Waters has made it his personal mission to rid the army – and maybe the world (?) – of ignorant negritude, starting with CJ. Apparently he thinks the work he’s doing will leave us with Negrus superioris, purifying the race and eliminating all traces of inferior Black folks. Sergeant Waters, and those who think like him, are actually suffering, though. This later clip reveals that anguish and the secondary premise of respectability politics:
Wanna hear it again? Go to 1:04 on the video. The secondary, sinister premise of respectability politics is the belief that teaching Black people to meet White cultural standards is the way to improve Black culture. From talking “proper”, to hair straightening, to skin bleaching, to more coded ideas like “acting White”, respectability politics teach us that the White man’s ice really is colder. In a country that operates on the premise that Black people are inferior, respectability politics cause the sort of sentiment the utterly defeated Waters whimpers at the 1:04 mark. He’s realized that after years of trying to get White people to see Black people as equals by teaching them “White culture”, he’s actually the broken one who needs to be fixed.
What’s an Alternative, Then?
In my critiques of the Civil Rights Movement, I’ve said that the focus on changing laws and changing peoples’ hearts overshadowed efforts to define and build Black American culture. While all three are important, the lack of emphasis on that third aspect has left us today with respectability politics as a giant cultural hurdle. Black American culture, like all cultures, is continuously being defined and redefined. The next step then, is to replace striving to emulate a White American cultural construct (the concept of “White culture” as everything positive, wonderful, and goal-worthy) with striving toward a Black one. Love it, hate it, or leave it, the Kwanzaa holiday is an excellent example of Black Americans deciding for themselves what Black American culture will be. While it incorporates ideas from other cultures (as all cultural traditions do), it isn’t based upon turning Black American culture into someone else’s “superior” one. And to be clear, whether or not we choose to identify with our African roots as we define Black American culture – though I’ve chosen an example that does – is nowhere near as important as the overall act of simply continuing to define Black American culture in general. As long as we move purposefully away from respectability politics, we’ll continue to eliminate our complicity in America’s view that Black people are inferior that hinders us from positively defining our culture.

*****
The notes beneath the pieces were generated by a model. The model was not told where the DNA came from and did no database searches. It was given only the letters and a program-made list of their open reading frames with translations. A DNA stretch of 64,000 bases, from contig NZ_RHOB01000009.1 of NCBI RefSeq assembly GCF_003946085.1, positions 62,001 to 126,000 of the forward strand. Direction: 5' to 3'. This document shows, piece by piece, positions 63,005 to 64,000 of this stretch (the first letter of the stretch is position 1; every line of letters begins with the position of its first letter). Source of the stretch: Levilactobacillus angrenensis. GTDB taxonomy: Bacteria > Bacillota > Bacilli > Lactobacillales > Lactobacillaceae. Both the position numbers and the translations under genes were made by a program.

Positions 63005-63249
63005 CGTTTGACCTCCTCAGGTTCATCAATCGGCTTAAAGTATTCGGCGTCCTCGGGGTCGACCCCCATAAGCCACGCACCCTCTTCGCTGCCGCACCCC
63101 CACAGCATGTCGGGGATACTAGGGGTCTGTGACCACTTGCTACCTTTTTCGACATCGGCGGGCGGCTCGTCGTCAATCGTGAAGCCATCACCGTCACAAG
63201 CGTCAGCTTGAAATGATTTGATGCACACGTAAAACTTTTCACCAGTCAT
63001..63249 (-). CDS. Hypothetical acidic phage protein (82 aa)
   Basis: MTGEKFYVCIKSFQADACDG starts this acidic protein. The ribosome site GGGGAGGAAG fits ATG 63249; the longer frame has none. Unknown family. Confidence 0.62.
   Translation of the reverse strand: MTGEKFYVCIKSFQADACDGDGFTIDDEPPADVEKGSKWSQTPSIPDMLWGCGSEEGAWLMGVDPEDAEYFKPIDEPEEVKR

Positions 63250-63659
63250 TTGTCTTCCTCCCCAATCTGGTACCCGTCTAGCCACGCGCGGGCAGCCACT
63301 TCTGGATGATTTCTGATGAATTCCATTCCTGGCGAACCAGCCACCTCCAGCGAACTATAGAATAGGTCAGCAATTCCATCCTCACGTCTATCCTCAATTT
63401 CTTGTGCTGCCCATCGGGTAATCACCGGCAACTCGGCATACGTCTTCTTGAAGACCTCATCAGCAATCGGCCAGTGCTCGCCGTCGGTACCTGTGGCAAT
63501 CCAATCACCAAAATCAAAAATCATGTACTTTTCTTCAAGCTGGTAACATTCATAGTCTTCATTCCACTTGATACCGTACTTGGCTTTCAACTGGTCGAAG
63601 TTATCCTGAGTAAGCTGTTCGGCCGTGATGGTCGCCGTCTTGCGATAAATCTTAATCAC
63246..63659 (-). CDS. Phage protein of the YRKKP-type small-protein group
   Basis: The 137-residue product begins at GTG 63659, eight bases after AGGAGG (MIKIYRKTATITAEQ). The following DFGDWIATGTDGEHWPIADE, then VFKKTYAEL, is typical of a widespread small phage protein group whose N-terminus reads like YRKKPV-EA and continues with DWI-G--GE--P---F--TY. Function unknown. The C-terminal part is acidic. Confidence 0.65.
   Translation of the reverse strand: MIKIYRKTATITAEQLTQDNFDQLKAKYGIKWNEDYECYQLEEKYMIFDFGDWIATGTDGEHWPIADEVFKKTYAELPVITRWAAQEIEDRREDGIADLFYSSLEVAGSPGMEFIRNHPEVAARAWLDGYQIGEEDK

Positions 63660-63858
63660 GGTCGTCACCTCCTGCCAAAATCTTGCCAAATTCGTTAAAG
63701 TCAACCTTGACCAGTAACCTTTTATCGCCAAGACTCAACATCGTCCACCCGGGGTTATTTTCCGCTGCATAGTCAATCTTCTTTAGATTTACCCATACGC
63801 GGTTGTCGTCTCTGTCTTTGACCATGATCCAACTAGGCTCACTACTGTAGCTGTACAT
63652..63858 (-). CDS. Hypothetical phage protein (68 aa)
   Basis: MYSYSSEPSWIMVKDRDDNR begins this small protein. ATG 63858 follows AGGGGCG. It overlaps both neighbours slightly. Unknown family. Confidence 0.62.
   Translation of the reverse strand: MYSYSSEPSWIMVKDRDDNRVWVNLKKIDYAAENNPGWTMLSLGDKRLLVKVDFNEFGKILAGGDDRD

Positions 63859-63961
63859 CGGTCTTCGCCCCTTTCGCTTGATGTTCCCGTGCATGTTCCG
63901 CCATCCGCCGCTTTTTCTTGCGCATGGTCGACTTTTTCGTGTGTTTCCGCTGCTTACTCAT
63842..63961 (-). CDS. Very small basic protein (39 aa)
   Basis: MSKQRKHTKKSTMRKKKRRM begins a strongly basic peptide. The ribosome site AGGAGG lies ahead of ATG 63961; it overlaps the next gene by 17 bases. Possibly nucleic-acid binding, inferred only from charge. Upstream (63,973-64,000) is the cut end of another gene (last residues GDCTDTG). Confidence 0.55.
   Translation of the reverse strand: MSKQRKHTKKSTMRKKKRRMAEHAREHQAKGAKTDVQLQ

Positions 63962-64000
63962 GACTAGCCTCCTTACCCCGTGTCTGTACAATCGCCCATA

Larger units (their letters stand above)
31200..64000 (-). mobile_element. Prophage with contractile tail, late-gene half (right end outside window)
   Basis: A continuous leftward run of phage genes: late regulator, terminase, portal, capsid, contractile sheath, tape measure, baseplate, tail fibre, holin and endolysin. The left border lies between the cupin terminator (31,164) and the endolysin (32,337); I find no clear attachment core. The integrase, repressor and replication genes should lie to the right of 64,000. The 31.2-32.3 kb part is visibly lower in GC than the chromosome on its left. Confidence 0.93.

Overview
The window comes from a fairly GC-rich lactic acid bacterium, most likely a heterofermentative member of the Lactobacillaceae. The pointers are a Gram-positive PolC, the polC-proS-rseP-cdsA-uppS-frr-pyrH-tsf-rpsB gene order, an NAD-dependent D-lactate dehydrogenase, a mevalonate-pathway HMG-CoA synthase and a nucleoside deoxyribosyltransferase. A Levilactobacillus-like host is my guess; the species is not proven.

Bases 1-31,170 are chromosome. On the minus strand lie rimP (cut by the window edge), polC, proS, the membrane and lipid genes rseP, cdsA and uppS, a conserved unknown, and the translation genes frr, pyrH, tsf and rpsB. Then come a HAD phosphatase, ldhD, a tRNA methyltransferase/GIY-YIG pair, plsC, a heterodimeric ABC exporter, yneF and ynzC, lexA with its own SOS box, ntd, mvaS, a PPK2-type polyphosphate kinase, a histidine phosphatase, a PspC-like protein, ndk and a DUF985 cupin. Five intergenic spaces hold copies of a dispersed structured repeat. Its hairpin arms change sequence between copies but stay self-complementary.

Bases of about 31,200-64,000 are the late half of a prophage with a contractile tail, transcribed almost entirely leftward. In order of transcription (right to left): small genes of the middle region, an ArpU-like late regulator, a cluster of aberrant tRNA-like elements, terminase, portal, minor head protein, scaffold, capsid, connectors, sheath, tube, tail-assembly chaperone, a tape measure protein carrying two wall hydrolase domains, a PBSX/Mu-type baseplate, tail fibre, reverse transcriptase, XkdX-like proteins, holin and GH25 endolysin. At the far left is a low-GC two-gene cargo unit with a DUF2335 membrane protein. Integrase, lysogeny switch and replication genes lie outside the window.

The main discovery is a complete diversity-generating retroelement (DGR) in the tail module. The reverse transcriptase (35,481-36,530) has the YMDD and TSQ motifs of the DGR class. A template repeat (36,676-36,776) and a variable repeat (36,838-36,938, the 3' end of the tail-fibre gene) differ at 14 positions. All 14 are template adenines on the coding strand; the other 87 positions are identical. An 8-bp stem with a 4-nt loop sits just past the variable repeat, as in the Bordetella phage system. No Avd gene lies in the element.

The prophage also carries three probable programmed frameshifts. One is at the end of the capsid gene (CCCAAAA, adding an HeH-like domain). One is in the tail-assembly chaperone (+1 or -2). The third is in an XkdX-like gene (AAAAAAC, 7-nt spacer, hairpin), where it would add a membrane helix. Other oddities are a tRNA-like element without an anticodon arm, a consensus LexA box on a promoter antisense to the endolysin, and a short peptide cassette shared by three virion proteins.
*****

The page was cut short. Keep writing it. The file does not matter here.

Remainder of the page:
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Maurice “Mo the Educator” Dolberry has taught grades 6 through 20, and has worked at both public and independent schools from Minnesota to Florida to Washington and other places in between. He is currently an adjunct college instructor while working on his PhD in multicultural education at the University of Washington. Maurice believes that the “geechie” is actually more important to Black American culture than Sgt. Waters. Find more of his writing, public and hip hop scholarship at A Line in the Sand and on Twitter: @MDEduc8r